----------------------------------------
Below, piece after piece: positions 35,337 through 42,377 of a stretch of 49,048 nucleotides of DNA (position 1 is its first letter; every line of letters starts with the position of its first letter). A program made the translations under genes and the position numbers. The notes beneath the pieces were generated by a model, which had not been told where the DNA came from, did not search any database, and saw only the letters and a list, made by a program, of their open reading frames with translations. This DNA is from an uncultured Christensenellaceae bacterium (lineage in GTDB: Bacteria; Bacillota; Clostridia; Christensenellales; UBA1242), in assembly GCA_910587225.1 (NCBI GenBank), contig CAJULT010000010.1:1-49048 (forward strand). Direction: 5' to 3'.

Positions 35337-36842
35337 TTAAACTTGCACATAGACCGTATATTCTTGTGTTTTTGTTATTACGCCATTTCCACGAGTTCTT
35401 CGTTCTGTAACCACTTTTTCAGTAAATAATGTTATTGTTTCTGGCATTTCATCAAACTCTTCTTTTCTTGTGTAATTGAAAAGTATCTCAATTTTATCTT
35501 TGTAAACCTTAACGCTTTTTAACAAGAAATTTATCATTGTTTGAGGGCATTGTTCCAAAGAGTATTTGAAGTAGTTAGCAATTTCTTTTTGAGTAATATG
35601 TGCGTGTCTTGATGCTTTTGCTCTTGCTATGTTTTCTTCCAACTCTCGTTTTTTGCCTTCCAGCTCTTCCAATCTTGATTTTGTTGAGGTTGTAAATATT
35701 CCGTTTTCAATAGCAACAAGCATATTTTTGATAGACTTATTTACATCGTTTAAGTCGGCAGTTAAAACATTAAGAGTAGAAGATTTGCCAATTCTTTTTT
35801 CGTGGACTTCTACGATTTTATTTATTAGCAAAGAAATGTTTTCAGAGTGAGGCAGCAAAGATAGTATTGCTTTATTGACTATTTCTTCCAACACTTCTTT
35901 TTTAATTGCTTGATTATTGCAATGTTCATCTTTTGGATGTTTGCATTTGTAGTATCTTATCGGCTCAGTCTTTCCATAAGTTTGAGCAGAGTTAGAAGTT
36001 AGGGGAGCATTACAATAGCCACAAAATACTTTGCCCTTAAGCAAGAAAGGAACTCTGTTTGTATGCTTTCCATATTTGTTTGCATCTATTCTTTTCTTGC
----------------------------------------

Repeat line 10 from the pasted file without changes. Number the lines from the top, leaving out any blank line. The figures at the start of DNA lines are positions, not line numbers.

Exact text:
36001 AGGGGAGCATTACAATAGCCACAAAATACTTTGCCCTTAAGCAAGAAAGGAACTCTGTTTGTATGCTTTCCATATTTGTTTGCATCTATTCTTTTCTTGC